Bipolar II

Don’t let the name confuse you. Bipolar II has a lot more in common with depression than it does with bipolar.

Bipolar-II is a common type of depression.  Exact rates are not clear, but it probably affects between 2-3 in 100 people.  Unfortunately there is little public awareness of this condition, which borrows its name from the more well-known bipolar-I disorder. This similarity in names is confusing, since the word bipolar brings to mind a more extreme state called mania or manic-depression.

People with bipolar-II never have mania; instead, they suffer from depressions that alternate with states of nervous excitation called hypomania.  Hypomania can make people feel anxious, impulsive, hyperactive, irritable and, sometimes, happy and confident. Hypomania may feel good or may feel uncomfortable, but unlike mania it never causes people to completely lose control.

Mood swings and depression

Bipolar-II affects everyone differently, but a common theme is that it causes mood to shift up and down throughout life. The first symptoms usually appear during adolescence, and these early mood swings often shift very rapidly as in the quote above. As people age, these shifts in mood usually slow down. Over time, depressions tend to occur more often and the ups (or hypomanias) may fade away.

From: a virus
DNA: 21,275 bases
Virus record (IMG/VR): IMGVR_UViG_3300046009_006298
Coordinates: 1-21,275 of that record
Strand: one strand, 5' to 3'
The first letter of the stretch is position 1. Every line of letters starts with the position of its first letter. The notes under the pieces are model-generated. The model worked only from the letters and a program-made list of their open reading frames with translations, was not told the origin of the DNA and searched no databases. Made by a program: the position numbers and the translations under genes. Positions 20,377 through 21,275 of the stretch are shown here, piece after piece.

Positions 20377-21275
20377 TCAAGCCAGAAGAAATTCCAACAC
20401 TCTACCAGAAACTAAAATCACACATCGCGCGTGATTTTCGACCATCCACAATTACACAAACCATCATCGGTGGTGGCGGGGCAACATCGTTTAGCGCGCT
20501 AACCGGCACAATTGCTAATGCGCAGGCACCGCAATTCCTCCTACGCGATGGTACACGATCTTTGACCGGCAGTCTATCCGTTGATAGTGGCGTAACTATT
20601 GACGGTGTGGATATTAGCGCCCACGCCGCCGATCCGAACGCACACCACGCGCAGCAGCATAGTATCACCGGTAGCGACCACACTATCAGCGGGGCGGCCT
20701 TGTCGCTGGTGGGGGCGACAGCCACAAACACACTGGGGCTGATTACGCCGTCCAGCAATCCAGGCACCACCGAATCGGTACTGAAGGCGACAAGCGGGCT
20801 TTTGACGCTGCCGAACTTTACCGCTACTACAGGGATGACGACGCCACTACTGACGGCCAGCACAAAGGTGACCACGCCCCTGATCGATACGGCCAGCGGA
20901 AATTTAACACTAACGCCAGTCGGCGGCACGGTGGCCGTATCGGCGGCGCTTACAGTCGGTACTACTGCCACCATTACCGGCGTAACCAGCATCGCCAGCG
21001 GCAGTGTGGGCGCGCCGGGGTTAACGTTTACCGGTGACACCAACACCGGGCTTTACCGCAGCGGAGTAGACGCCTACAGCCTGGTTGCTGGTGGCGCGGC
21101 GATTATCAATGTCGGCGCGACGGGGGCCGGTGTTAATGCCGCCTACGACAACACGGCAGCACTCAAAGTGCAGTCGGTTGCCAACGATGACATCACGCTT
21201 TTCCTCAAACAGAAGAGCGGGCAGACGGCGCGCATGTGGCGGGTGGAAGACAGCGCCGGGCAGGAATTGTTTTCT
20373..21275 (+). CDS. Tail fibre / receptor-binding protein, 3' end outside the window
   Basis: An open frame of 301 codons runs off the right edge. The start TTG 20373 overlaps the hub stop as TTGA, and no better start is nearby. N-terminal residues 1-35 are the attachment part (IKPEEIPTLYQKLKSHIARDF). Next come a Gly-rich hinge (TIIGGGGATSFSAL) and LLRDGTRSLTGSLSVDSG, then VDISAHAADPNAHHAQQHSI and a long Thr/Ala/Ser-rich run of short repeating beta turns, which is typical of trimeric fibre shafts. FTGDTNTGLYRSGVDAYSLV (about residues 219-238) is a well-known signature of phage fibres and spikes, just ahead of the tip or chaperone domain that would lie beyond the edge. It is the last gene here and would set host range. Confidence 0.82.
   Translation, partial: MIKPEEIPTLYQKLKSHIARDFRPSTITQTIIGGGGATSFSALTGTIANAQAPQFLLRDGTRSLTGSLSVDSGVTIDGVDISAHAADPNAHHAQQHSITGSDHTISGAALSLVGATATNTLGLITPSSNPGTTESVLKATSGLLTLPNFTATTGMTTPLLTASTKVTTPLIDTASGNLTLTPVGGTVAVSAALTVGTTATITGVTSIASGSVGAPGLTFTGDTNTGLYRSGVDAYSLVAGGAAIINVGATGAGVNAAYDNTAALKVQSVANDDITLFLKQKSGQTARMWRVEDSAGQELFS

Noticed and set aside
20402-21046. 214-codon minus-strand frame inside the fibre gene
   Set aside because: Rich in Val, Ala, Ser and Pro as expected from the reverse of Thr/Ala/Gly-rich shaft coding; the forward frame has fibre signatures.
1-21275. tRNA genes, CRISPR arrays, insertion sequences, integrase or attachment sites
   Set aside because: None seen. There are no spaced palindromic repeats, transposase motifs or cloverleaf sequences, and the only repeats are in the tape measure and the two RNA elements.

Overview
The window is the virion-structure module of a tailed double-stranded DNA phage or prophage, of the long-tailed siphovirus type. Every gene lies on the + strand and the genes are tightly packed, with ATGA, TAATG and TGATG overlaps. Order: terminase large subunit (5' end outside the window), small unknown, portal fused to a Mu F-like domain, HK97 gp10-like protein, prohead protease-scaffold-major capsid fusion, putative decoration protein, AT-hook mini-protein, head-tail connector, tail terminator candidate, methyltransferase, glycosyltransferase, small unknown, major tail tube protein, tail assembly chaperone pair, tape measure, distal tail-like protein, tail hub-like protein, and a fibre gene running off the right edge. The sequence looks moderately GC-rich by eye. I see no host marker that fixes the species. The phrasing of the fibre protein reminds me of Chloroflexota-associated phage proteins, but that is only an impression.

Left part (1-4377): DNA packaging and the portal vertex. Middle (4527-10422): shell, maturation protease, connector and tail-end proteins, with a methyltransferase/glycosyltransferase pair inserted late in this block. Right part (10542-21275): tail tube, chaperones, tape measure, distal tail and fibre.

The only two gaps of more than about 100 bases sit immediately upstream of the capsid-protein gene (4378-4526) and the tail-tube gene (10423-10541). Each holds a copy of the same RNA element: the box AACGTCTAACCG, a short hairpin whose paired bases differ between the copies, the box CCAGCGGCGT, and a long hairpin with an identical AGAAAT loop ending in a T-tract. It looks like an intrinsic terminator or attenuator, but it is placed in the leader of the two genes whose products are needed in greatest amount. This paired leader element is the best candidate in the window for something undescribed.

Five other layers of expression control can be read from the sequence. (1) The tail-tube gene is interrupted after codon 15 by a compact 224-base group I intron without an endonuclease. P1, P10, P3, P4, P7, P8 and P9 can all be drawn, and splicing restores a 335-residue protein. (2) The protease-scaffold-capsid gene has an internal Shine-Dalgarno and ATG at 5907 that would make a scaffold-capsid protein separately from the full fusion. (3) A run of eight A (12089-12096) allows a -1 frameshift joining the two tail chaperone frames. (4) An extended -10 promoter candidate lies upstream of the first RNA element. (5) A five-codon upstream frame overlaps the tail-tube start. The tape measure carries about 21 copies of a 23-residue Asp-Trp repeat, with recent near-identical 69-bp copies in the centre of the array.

Depression is so common in bipolar-II that it is often misdiagnosed as “major depression.” In fact, 1 in 3 people diagnosed with major depression actually have bipolar-II. Identifying the correct diagnosis is crucial since bipolar-II may worsen with antidepressant medication. The chart below details the differences between major depression, bipolar-I and bipolar-II:

“I was silly and giddy one minute, bursting with rage the next; running around excitedly in the afternoon but impossible to rouse out of bed in the morning.”
–Gogo Lidz, New York Magazine

Depression? Hypomania? Mania?
Unipolar Major Depression Yes No No
Bipolar II Yes Yes No
Bipolar I Usually Usually Yes

Because they may be rare or mild, it can be difficult to identify hypomanic times that distinguish bipolar-II from major depression. There are other clues which can alert people with depression to look carefully for bipolar-II. Most importantly, if anyone in your family has bipolar or manic-depression it is more likely that your depression is a bipolar-II type. Depressions that come on early in life, such as before age 20, are more likely to be bipolar-II, as are those which keep returning throughout life. Depressions that come on after pregnancy (called post-partum depression) are also a sign of bipolar-II.  Sometimes people with bipolar-II find that antidepressants work at first and then wear off, leading to frequent medication changes.

People with bipolar-II often have a highly reactive mood, and may experience mood swings even when depressed. This mood reactivity makes people feel easily hurt, rejected or irritated by others, and overwhelmed by or sensitive to stress. During depression, they may also have significant fatigue or over-eating.  Their mood may change with the seasons, with depressions in the Winter and hypomania in the Spring (read more about Light therapy for seasonal mood changes).

Other symptoms of bipolar-II